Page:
A bio-bot that swims with heart cells debuted today in a news release from the University of Illinois. The microscopic organism is designed to move about in viscous environments such as the interior of the human body, researchers hope that one day it will be able to target cancer cells or harmful toxins in the body and remove them without the damage associated with traditional surgeries. Engineers were able to create a device with a minimum amount of moving parts, the bio-bot is constructed of a flexible polymer and consists of no more than a section and long tail section. Heart cells are then grown and coaxed to attach to the polymer frame. Although the cells beat randomly at first, they eventually learn to synchronize and position themselves to swim efficiently. The manner in which this is done is not yet completely understood.
Professor Taher Saif led the research team responsible for the bio-bot that swims with heart cells debuted today. He has high hopes for the devices in the near future. Citing the difficulty of getting a look into the notoriously tightly packed human body, Said is excited by the breakthrough, citing that it will allow internal diagnostics that do little to no harm to the patient, and provide more accurate diagnoses than poking or prodding. During development the phase his team also built a two tailed version of the robot that was able to swim about twice as fast as the single tailed version, although it was slightly larger.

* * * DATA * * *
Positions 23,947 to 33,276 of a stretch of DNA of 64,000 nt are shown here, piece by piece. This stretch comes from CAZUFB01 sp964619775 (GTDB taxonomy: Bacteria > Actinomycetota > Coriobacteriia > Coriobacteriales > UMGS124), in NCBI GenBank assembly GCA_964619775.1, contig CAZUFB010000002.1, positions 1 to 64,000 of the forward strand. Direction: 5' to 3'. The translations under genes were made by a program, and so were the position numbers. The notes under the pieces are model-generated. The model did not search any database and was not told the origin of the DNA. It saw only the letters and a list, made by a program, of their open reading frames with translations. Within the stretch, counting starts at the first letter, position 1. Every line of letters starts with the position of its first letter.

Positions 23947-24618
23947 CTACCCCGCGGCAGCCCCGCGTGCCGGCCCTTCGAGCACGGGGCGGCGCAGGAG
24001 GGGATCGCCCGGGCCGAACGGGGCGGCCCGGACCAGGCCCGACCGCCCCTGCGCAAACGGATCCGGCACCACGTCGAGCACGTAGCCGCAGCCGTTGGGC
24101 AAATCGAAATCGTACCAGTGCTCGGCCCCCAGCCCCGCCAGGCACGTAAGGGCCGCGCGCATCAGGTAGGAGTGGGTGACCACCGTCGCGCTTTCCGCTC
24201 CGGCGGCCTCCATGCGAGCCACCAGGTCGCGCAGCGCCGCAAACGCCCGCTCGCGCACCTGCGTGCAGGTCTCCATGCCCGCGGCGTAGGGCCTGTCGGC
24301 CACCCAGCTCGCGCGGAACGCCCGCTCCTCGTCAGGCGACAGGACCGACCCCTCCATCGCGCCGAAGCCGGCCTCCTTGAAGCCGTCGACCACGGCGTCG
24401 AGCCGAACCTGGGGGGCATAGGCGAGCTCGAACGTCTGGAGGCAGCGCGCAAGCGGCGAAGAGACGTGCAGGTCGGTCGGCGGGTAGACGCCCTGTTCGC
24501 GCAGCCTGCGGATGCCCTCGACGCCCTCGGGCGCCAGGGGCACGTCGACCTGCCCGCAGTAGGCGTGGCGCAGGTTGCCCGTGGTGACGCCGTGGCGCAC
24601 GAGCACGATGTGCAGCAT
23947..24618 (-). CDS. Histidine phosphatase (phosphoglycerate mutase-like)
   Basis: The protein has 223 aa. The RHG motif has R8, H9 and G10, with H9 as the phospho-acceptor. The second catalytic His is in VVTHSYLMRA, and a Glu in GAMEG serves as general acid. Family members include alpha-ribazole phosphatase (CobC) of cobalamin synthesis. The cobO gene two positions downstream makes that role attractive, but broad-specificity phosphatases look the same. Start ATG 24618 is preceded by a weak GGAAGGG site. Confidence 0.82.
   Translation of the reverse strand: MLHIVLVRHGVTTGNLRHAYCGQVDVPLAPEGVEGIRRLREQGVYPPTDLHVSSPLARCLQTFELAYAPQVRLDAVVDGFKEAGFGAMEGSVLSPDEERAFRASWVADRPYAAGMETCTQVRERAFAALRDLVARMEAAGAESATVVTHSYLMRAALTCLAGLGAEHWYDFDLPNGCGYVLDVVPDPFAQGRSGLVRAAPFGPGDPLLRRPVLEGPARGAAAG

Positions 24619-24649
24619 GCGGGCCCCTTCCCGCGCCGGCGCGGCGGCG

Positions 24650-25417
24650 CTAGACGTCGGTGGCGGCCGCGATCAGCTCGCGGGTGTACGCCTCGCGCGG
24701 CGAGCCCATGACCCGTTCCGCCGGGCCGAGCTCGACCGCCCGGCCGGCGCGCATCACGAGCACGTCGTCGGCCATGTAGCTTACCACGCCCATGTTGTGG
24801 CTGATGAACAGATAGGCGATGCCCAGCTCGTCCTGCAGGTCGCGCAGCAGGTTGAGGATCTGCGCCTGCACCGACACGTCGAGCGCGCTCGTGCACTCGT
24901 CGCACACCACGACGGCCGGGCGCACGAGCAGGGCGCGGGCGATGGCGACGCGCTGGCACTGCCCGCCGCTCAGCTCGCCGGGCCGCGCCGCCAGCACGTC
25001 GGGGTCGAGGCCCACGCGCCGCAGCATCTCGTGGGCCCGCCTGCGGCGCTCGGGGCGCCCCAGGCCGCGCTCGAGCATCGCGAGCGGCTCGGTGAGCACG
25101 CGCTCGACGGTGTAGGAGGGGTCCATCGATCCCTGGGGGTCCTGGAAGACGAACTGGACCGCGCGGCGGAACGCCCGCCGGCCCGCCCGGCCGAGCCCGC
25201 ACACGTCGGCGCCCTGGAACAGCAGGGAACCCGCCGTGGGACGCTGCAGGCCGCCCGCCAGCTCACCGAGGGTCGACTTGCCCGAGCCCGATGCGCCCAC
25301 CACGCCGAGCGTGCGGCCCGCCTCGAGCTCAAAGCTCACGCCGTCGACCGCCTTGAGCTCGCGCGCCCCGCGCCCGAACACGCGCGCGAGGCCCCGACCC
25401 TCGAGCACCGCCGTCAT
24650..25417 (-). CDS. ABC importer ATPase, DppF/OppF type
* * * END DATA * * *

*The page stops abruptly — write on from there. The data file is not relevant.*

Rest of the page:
Although the combination of synthetic and organic materials is somewhat new in application, the idea has been around for some time, with small walking bio-bots built in 2012 that use the same theory of contracting and relaxing heart cells to create movement. The simplicity of these first models is necessary as the technology is further developed, but the future likely holds more complex and capable machines created with a combination of organic and synthetic materials. With the limited nature of materials firmly realized by the world at large, an understanding of how to get naturally occurring cells and enzymes to perform specific tasks is quickly becoming a crucial area of research.
Similar to human sperm cells, the bio-bot propels itself forward by a wave propagation along its tail provided by the contracting cardiomyocytes. As the cells contract the tail is pulled in one direction, and as they relax it snaps back to its original position, sending a flick of motion along the length of the tail and pushing the bio-bot forward. Now that the challenge of creating a system small enough to travel inside the human body has been conquered, the next step will be figuring out how to enable the swimmers to detect, seek, and remove harmful cells or fluids in the body.
Now that a bio-bot that swims with heart cells debuted, further research into the field is expected, with walking bots expected to be perfected and utilized in a similar time frame to swimmers. Although human trials are not currently running, the bio-bots have been made to swim in petri dishes and the method of coaxing cells to attach to the polymer frame has been perfected.
By Daniel O’Brien